She could have had an excellent academic career. Who knows, she might have been the next Nooyi or Sudha Murthy. She would have made a lovely caring wife and mother. Everything was doomed. Everything was destroyed. There was nothing worth living.

I read about her killer's 'encounter' incident (one policeman shot that bastard while on way to court). Curiously, people ask me if I am relieved or happy. I dont know, but its mixed emotions. I know her death has been avenged, but will it bring my lovely daughter back? Some human rights activists claim that the encounter was brutal and uncalled for. Who the fuck gives them authority to judge right and wrong?

Atleast someone had compassion. Someone had a sense of justice. Maybe the policeman had a daughter and he felt our pain. I am not trying to say "an eye for an eye" is right, but where is justice today? An accomplice to the murder of the former Prime Minister of this country is languishing in jail still. An attacker whose antics were seen by the whole world on tape for 3 days in Mumbai is making mockery of the whole judicial system. Why should I believe that my daughter's loss would be rightfully and legally settled?

Feeling angry, I just turned my head around and found a CD we had recorded during a session where the parents were invited to the school. All students were invited to give a talk on their future ambitions. As her turn came, she walked gracefully to the stage and I recorded her every movement to the podium. She talked about her dream of working at ISRO. For some reason, she was obsessed with Space research and stars and quite ironically she ended up being one.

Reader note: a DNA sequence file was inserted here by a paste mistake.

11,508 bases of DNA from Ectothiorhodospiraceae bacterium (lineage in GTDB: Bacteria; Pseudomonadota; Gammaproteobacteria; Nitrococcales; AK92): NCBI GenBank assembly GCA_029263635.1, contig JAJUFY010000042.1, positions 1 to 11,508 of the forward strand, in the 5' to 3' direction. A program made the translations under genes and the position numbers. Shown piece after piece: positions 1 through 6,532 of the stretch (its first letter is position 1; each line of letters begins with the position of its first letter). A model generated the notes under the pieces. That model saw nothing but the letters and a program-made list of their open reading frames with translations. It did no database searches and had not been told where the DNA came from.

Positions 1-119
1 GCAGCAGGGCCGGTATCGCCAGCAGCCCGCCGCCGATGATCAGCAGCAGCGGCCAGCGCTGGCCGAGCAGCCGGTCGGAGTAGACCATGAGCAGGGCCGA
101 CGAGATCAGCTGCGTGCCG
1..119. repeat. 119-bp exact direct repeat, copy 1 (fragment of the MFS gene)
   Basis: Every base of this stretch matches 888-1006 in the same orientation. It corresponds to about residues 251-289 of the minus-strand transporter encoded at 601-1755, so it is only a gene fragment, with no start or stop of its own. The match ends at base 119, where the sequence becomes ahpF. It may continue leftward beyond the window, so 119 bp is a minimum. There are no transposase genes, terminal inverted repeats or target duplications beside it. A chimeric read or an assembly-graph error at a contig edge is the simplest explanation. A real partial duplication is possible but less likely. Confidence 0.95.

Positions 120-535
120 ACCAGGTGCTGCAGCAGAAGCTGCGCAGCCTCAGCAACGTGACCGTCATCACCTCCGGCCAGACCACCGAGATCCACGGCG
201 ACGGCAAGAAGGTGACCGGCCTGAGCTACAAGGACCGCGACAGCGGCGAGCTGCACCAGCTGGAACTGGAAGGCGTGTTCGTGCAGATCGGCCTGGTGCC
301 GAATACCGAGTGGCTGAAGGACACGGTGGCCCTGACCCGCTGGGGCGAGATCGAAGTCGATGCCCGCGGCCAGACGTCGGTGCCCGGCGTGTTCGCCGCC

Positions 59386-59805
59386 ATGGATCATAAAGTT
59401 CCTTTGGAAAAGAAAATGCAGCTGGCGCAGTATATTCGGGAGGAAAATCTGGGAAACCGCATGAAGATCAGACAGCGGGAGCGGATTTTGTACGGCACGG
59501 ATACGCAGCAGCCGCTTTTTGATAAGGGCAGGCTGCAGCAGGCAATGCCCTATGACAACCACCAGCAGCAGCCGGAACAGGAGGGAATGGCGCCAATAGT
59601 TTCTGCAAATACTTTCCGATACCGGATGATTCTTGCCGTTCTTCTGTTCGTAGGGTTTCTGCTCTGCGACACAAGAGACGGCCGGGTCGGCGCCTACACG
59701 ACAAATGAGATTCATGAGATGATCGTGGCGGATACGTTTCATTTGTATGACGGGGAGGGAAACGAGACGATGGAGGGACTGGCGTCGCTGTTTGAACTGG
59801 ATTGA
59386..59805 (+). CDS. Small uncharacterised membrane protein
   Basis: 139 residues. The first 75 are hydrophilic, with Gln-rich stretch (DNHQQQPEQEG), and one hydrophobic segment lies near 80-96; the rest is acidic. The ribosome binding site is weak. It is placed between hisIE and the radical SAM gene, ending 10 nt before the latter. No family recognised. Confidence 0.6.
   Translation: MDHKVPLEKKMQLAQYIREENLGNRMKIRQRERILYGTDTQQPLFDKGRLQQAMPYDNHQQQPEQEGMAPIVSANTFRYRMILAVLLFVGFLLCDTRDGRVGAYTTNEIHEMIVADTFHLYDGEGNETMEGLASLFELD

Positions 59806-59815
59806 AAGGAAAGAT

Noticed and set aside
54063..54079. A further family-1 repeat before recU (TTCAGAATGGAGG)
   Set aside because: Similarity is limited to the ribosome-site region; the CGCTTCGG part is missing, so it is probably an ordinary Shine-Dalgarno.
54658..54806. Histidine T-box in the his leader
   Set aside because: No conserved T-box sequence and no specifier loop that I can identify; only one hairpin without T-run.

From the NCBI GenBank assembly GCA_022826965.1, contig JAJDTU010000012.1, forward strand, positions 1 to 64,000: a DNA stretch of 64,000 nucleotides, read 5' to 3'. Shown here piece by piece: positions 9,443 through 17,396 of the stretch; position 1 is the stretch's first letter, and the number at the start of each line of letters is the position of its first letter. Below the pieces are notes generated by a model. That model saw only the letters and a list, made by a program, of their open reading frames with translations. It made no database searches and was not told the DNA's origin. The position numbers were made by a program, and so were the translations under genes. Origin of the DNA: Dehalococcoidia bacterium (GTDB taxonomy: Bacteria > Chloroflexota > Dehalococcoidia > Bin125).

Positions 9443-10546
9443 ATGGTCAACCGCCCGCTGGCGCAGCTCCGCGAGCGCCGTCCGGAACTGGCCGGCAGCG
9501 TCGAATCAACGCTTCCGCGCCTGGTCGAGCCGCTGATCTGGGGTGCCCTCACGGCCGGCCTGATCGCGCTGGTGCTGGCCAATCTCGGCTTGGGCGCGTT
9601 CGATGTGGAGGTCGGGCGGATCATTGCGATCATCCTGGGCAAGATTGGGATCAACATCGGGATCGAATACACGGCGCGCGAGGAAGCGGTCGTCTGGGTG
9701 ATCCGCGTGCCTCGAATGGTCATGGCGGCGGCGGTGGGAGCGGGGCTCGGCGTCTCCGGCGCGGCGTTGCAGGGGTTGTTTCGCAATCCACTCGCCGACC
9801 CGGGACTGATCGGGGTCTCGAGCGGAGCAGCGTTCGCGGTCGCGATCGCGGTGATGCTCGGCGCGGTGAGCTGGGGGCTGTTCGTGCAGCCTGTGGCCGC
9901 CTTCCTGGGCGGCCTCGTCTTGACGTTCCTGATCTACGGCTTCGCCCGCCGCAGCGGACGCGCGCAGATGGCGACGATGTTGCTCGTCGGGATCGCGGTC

Her teacher asked "So, do you harbor any dreams to go to the space? Or say the moon?"

She looked at the camera. For one faint instant, I felt that she was looking at me for an answer. Her deep brown eyes now seemed to have broken the barrier of TV and seemed to question my soul.

As I watched it now at this wretched moment, I remembered her answer. I got a lump in my throat. All the emotions that I had held for the last 2 days poured from my eyes and I was sobbing uncontrollably like a child.

In midst of my wails and tears, she answered

"No Madam. I don’t want to leave my parents and go very far."